Dell's response to motherboard malware causes confusion

The company has been slow and sloppy in providing clear details on the vulnerability, leading to customer frustration

Dell has another (yes, I'm going to say it) Motherboard-gate on its hands, though instead of overheating PC motherboards, they're malware-infected server motherboards. Apparently, the company's attempt at addressing the issue with quiet precision hasn't quite worked out, causing more confusion and drawing more attention to the problem than Dell likely would have preferred.

Dell acknowledged the problem publically in a Dell Support Forum in response to a purported customer inquiry about the issue. The customer stated that he had received a troubling call from someone claiming to be Dell service rep who told him the replacement motherboard he'd received for his PowerEdge R410 server contained spyware in its firmware.

[ Learn how to secure your systems with Roger Grimes' Security Adviser blog and Security Central newsletter, both from InfoWorld. ]

The author of the post said the call was more alarming than helpful in that the rep was non-technical and could not provide any details about the problem. Evidently, he turned to the Dell support forum for answers because he couldn't find them elsewhere. "Does Dell have an official article documenting this issue and laying out further details and the potential risks?" his post said. "Obviously it causes me grave concern [to] be informed of a vulnerability but not have all of the technical details, especially when they asked to be able to schedule the service call to resolve the issue at least ten business days in the future," he wrote.

Enter Matt McGinnis, Dell's senior strategic marketing manager for Dell PowerEdge servers. McGinnis acknowledged the malware problem and said the phone call was legitimate, as that was Dell's planned approach to alerting customers to the problem.

McGinnis went on to discuss it in vague terms. Since then, he's shed more light on the problem -- including the fact that the malware resides not in the firmware but in the flash storage on the motherboard:

  1. "This issue does not affect any Dell PowerEdge servers shipped from our factories and is limited to a small number of the replacement motherboards only which were sent via Dell's service and replacement process for four servers: PowerEdge R310, PowerEdge R410, PowerEdge R510 and PowerEdge T410. The maximum potential exposure is less than 1 percent of these server models.
  2. Dell has removed all impacted motherboards from the service supply. New shipping replacement stock does not contain the malware.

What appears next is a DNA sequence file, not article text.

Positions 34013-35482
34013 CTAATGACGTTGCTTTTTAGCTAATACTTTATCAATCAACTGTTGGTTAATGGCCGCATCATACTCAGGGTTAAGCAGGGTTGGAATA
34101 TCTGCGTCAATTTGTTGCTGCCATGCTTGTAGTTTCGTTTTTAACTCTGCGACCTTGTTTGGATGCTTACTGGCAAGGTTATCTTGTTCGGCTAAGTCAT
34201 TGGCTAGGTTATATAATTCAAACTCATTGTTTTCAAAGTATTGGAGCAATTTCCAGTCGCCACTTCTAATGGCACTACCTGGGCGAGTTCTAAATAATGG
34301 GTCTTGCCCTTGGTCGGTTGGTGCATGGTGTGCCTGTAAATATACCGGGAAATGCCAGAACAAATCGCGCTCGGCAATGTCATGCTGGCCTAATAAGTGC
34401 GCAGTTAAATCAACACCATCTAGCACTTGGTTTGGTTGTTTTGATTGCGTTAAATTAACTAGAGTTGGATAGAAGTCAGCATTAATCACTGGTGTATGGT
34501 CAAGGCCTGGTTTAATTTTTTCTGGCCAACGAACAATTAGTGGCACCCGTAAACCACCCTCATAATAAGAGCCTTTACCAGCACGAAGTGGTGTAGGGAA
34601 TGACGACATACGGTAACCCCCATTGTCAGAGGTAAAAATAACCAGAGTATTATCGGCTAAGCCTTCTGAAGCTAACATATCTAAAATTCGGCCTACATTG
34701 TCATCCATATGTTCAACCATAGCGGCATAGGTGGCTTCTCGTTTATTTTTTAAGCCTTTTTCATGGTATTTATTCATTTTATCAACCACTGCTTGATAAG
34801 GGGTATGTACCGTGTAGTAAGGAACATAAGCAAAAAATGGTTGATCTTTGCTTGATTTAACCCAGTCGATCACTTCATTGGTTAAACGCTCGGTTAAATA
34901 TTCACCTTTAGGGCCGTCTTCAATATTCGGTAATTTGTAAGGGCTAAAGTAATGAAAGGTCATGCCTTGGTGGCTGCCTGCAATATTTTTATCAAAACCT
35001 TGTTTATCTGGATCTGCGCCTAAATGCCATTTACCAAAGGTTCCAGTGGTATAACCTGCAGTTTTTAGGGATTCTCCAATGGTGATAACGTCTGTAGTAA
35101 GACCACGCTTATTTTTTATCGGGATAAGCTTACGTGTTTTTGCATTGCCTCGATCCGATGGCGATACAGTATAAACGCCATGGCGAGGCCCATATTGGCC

3. The W32.Spybot worm was discovered in flash storage on the motherboard during Dell testing. The malware does not reside in the firmware.
  4. All industry-standard antivirus programs on the market today have the ability to identify and prevent the code from infecting the customer's operating system.
  5. Systems running non-Microsoft Windows operating systems cannot be affected.
  6. Systems with the iDRAC Express or iDRAC Enterprise card installed cannot be affected.
  7. Remaining systems can only be exposed if the customer chooses to run an update to either Unified Server Configurator (USC) or 32-bit Diagnostics."

McGinnis's response does address the problem pretty soundly. However, the company's approach to alerting users to the problem isn't sitting well with some customers. "So why is there no information in the recall links or other readily obvious place on the site?" one forum user posted. "I also received a call about it, but had no way of knowing if this was a legitimate issue."

Another user, in fact, even questioned whether McGinnis was who he claimed. In his post, he didn't mention his full name, title, or any other such information; he just posted under the screen name DELL-Matt M. Only by registering for the Dell Support Forum can you click on his hyperlinked screen name to see his bio which reveals his full name and title.

There has to be a customer service (and PR) lesson somewhere for Dell. For example, when alerting customers to troubling security issues, provide plenty of details up front or in written form, rather than having a non-technical rep vaguely describe the issue over the phone. That way, customers won't end up confused and frustrated, airing dirty laundry in a public forum.

Also, perhaps there's a lesson in choosing suppliers with greater care, though I'm curious to see what the next faulty Dell motherboard does. Maybe it won't function properly if installed too snuggly.

This article, "Dell's response to motherboard malware causes confusion," was originally published at Get the first word on what the important tech news really means with the InfoWorld Tech Watch blog.


Copyright © 2010 IDG Communications, Inc.

How to choose a low-code development platform